Senior Business Writer
Nestle Zimbabwe says the company’s dairy development initiatives have resulted in an increase of milk intake by 259 percent in 2021 compared to 2020.
The company in 2011 launched the Nestlé Dairy Empowerment Scheme (NDES), at an initial cost of US$14 million to assist drive the resuscitation of the dairy value chain, targeting to import more than 4 000 heifers for small- and large-scale farmers.
Yamurai Zhou, the group’s corporate communication and public affairs officer, told Business Weekly, that since the launch of the programme 10 years ago, the company has made considerable investments in the NDES.
“Consequently, we’ve witnessed an encouraging year-on-year improvement in both the amount and quality of milk produced,” she said.
She added that Nestlé Zimbabwe has assisted its dairy farmers through driving the agripreneurship and sustainability strategy within NDES.
Such initiatives, according to Zhou include the establishment of milk collecting centres through the provision of cooling tanks and solar powered boreholes to address water challenges for irrigation.
“Others are pasture and silage support to reduce commercial feed requirements as feed accounts for over 65 percent of the production cost,” she said.
Zhou indicated that Nestle Zimbabwe has also installed solar powered cooling systems to reduce reliance on electricity and diesel for power generation as well as establishment of farming training programmes.
Recently, the Government challenged players in the dairy sector to complement its efforts to reduce feed stock costs which continuously impact viability as it accounts for over 65 percent of total milk production.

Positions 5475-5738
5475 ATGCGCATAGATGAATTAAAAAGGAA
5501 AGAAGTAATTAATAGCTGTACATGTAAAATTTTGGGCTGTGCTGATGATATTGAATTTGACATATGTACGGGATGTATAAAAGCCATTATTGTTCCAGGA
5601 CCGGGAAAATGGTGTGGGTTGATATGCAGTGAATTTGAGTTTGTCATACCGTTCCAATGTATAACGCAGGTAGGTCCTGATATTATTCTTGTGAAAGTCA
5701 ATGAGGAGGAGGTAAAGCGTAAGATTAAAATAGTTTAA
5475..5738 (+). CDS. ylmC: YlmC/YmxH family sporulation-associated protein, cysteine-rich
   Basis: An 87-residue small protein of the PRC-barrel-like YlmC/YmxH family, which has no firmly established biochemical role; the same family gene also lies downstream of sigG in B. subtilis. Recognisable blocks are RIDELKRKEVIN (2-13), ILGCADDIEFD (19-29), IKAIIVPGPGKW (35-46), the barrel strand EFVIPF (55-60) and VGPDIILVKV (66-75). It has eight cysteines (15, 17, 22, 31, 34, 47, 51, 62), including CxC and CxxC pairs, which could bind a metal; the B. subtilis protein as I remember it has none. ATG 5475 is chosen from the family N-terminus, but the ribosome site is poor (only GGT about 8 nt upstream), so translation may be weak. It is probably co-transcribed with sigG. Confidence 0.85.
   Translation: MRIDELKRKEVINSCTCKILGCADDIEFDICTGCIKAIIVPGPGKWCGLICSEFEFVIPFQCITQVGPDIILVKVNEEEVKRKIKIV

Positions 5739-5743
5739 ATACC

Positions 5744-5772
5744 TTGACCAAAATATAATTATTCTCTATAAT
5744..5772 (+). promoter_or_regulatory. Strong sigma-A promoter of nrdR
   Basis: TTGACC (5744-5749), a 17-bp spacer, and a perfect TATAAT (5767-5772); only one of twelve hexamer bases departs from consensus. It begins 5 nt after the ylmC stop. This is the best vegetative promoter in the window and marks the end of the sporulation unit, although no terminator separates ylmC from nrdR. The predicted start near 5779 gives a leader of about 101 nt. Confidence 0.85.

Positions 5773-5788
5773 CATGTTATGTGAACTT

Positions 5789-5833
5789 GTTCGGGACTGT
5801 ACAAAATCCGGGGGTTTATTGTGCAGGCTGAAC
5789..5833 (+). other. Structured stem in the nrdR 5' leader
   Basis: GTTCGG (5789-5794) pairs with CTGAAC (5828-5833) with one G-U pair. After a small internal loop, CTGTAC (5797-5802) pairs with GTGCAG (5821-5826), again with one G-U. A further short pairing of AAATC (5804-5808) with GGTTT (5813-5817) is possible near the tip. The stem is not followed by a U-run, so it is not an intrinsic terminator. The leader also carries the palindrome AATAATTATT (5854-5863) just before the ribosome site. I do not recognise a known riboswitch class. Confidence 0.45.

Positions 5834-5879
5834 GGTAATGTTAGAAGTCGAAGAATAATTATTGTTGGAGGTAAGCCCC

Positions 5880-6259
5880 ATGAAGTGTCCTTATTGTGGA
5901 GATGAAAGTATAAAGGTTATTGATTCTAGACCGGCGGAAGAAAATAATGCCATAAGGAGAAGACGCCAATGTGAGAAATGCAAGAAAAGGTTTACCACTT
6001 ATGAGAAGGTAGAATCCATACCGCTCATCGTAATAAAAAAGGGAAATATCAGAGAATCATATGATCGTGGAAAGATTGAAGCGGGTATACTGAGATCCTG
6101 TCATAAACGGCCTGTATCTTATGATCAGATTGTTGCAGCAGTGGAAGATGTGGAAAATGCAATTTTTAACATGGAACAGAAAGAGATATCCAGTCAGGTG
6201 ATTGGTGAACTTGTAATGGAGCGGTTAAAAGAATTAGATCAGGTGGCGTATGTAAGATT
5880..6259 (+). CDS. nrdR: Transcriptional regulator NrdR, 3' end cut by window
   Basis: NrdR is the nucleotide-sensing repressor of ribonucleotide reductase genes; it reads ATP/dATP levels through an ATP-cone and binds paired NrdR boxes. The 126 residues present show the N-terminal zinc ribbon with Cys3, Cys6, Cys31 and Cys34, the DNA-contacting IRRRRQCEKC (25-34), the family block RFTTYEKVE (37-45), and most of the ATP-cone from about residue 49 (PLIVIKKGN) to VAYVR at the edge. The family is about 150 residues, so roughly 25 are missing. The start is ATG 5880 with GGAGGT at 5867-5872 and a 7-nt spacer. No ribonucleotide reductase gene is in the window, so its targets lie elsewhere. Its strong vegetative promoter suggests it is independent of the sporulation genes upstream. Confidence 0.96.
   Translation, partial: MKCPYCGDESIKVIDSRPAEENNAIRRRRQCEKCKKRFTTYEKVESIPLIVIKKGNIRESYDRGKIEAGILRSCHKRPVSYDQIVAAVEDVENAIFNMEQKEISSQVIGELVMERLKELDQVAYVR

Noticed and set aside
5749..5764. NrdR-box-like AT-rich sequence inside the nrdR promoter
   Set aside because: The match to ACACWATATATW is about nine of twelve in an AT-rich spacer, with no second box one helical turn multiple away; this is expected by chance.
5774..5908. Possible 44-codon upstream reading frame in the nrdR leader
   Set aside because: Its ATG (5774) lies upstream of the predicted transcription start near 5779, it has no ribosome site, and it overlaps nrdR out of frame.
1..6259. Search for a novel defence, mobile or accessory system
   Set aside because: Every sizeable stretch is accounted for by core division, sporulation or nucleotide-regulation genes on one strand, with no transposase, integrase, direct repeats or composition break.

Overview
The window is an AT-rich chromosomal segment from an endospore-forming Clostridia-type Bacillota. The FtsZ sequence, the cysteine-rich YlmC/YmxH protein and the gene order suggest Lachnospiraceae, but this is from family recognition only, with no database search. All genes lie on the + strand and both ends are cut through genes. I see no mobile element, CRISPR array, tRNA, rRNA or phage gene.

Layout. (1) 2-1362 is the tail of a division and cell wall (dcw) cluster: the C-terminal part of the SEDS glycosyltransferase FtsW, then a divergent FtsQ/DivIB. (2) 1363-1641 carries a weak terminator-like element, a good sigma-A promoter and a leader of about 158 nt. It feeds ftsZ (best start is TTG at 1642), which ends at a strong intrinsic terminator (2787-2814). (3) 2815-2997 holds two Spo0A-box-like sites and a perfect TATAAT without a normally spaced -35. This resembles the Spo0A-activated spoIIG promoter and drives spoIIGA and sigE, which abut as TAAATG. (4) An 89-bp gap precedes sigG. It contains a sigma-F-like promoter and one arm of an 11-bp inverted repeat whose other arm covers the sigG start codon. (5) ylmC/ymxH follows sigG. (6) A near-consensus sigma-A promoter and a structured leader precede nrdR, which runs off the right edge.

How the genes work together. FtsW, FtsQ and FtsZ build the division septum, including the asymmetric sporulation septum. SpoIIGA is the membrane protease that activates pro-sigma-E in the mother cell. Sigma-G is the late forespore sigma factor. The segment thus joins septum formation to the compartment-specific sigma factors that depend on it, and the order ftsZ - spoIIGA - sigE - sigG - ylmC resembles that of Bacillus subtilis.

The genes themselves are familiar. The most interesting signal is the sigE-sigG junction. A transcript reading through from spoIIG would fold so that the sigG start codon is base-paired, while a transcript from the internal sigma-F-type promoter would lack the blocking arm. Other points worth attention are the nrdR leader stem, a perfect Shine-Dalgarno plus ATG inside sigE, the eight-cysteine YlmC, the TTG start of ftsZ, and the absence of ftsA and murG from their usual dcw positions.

Lands, Agriculture, Fisheries, Water and Rural Resettlement Minister Dr Anxious Masuka, said the Government had robust plans for growing the dairy sector, anchored on lower production costs.
He said the Government plans to increase farmers’ business viability through increased own farm feed production and feed formulation and providing support for irrigation, mechanisation and pasture development.
According to Zhou, the company’s dedication to the expansion of the dairy industry in Zimbabwe is embodied in its dairy development initiative.
“NDES focuses on sustainable agriculture and training farmers to positively contribute to the economy while improving their quality of life.
“We train farmers on milk production, cow/heifer assistance, and how to create their own feeds through silage production and pastures as part of the NDES programme.
“New dairy producers are also encouraged to apply for grants to purchase critical production equipment,” she said.
She added that farmers get matching subsidies as part of co-operation between Nestlé Zimbabwe and We-Effect.
“The NDES programme has evolved over the years to focus on agripreneurship. We support our dairy farmers and farming partners to have the Agripreneurship mindset,” she
According to Zhou, agripreneurship aims at accelerating the development of capable and willing farmers to grow their farming skills, competences and business management thus driving sustainability and at a large scale creating economic opportunities and social impact in rural communities, which is part of the Nestlé vision and purpose.
Zhou said at the inception of the programme, small-scale farmers were not included, but later realised that the programme could play a role in improving the livelihoods of smallholder farmers in the country.
“We began to create stallholder farmer
hubs in 2015, with the opening of the Chitomborwizi Network in Murombedzi, Mashonaland West.
“We are pleased that as of today we now have three well established small-scale farmer hubs: Chitomborwizi in Mashonaland West, Watershed in Hwedza, and Agro Prosperity Trust in Marondera,” she said.
She noted that there are about 70 individual dairy producers in these organisations and for these farmers, the company has managed to install 6 solar powered boreholes, supported them with 76 in calf heifers and helped them with inputs to grow silage on 130ha.